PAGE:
Let’s start off with berries!
When it comes to strawberries from California, it’s been challenging to say the least. Excessive heat has been really wreaking havoc with the shelf life of those berries – they’re as sweet as can be, but they don’t hold up for very long. I think the organic strawberries actually do better, and have been the better choice over the past couple weeks. With hot weather blasting the growing areas now, we’ll have to keep a close eye on new arrivals.
When it comes to blueberries, we’re now hitting the peak of the California season. You’ll see us shift our attention to these blue babies in our Produce Markets for the next couple weeks. Look for Oregon blueberries to be early this year – early June!
I’ve got more good news …. California’s red raspberries are showing up good and tasty – and the eating quality continues to improve with every delivery. But even better is that the Northwest raspberry crop is looking great. According to our grower Jake Sterino of Sterino Farms in the Puyallup Valley, the season should start in early July and be a good one, barring any unfortunate weather event (fingers crossed).
And in Other Fruit News
As far as other fruit in California, the season is off to an early start for cantaloupe, seedless grapes, peaches, nectarines and apricots. In the stone fruit world, all indications are for the California season to unfold two weeks earlier than in years past. So look for some of the best varieties of yellow- or white-flesh peaches and nectarines to arrive sooner than you may have expected.
I’d especially like to call attention to the organic cantaloupe from Goldie Farms, which should arrive just in time for Memorial Day weekend. We have a few in the Markets already and they have excellent flavor, which will only get better with each delivery. Speaking of melons for the holiday, if the cantaloupe doesn’t float your boat, we do have those great tasting seedless watermelons from Pasque Farms in Arizona. This year we will also offer the seeded version of the Pasque watermelons for those who still like to spit seeds!
As far as cherries go, we have a few from California but their season is expected to be short and sweet. The good news (I’m full of it today!) is that it looks like the Northwest season will arrive early. Talking with Hanz Groenke of Bigfork Orchards in Mattawa (just east of Ellensburg) today, he said the crop looks great so far and that he’ll likely start harvesting in early June. Now we need everyone to cross their fingers – NO RAIN PLEASE, between now and then.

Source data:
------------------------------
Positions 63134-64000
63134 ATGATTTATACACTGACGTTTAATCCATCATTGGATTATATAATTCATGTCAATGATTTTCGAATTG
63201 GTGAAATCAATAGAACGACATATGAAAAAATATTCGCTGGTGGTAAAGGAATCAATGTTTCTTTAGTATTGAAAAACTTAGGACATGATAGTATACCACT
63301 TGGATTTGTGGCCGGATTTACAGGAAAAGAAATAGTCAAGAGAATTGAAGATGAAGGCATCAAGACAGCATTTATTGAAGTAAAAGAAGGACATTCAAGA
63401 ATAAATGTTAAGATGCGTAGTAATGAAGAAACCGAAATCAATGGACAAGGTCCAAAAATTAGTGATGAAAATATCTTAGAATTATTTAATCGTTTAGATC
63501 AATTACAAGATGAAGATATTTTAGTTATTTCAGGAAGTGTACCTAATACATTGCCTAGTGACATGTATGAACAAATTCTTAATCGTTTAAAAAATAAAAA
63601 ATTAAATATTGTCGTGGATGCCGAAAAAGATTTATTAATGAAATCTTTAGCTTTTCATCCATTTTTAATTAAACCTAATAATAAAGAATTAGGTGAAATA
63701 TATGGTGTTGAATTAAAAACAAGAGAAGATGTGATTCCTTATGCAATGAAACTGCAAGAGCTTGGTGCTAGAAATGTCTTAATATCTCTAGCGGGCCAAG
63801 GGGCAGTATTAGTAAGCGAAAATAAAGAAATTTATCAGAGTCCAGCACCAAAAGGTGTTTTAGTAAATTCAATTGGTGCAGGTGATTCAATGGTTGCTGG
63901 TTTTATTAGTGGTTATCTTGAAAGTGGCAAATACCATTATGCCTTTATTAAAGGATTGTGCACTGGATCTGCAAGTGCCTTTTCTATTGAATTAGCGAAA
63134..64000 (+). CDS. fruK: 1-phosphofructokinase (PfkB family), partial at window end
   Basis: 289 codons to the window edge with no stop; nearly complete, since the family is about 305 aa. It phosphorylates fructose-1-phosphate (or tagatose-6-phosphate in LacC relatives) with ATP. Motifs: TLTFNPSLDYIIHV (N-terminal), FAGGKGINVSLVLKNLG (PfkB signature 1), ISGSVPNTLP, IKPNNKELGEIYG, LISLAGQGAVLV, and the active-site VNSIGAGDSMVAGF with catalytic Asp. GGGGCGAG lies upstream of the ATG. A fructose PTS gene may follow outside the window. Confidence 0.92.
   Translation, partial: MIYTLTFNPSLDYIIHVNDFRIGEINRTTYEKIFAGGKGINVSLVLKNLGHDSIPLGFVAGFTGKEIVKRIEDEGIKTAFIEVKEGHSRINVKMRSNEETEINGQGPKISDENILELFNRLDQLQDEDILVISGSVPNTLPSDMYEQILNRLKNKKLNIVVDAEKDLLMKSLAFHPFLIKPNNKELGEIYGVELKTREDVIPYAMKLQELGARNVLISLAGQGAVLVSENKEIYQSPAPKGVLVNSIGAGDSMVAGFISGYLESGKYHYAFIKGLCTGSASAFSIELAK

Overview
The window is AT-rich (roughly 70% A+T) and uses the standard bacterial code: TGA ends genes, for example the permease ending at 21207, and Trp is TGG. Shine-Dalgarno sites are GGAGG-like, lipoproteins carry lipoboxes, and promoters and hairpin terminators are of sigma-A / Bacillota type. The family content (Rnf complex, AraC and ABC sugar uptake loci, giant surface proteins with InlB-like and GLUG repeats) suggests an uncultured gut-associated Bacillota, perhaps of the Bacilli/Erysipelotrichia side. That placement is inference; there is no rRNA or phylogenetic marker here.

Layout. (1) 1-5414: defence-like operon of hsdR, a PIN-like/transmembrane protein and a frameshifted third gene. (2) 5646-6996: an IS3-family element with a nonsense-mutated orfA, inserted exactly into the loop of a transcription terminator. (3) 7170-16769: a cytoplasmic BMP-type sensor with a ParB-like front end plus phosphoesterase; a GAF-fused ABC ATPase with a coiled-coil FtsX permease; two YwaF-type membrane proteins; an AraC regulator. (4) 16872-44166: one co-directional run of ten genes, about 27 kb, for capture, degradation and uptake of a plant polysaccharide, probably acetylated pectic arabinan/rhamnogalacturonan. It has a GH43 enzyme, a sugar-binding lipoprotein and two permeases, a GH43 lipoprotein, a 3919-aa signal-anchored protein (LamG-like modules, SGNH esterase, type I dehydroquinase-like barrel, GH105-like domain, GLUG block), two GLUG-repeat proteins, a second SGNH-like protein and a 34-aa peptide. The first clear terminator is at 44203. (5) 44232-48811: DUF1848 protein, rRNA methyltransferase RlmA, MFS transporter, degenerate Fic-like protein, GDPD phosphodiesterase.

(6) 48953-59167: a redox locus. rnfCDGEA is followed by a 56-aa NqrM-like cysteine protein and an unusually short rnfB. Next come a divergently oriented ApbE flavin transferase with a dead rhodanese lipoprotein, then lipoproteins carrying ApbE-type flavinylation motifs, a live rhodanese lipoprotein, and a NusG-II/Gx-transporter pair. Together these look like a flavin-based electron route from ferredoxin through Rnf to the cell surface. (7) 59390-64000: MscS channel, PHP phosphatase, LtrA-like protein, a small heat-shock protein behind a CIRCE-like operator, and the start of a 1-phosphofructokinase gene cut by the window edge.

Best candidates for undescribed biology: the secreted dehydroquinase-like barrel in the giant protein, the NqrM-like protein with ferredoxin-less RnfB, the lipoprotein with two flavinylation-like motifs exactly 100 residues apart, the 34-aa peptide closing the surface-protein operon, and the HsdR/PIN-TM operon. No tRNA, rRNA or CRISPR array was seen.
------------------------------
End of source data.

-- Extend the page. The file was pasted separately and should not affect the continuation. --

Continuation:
Corn, Garlic Spears, Onions
So now let’s talk about corn for the coming week. As you may know, we have had plenty of G&S Farm’s sweet corn from the California’s Coachella Valley. Because it started early, sadly, it will end early. We have secured corn for the coming holiday weekend and will transition to G&S Farm’s northern growing area in Brentwood, Calif., around May 28.
We’ve learned to not shop around for corn for a couple of reasons – for one, we know Glen simply grows the best- tasting corn in the state of California; secondly, we want to know exactly where our corn comes from. As the Coachella growing area winds down, it gets hot – very hot! That heat factor raises the risk of getting tough, dry corn. Glen has always kept us right on corn when it counts. Once he moves to his Brentwood area, we’ll start with the white variety and then add the bi-color followed by yellow about 10 days later.
Elephant garlic spears may arrive in the Markets as early as this Saturday, May 17. Garlic spears are a by-product of elephant garlic. In the spring, the garlic sprouts this spear when sunlight reaches a certain point thus triggering the seeding response. The spear grows rapidly and must be harvested in order to force the plant to send energy into growing the giant elephant garlic bulb. This is true of all garlic, but it is the elephant garlic that produces the largest, most flavorful spear. Garlic spears are harvested once and come and go quickly. We expect to have them available for no more than two weeks.
For you Walla Walla Onion lovers we now have the spring bunched salad onions in the Markets. These are only harvested in late spring while young, sweet and tender, and are available for a short time only. Regular cured Walla Walla Sweet onions should arrive in early July.
Potatoes? Seriously? Absolutely!
Last but not least, summer is not always the best time for talking about potatoes, but I need to make an exception in this case. We have a new crop of the petite Honey Gold, Ruby Sensation and Sunrise Medley potatoes from Tasteful Selections. They’re bite size and perfect for quick cooking. These little beauties would go great with asparagus and fresh salmon on the grill. The Medley in particular fits with the red, white and blue theme!
Have a great day – Joe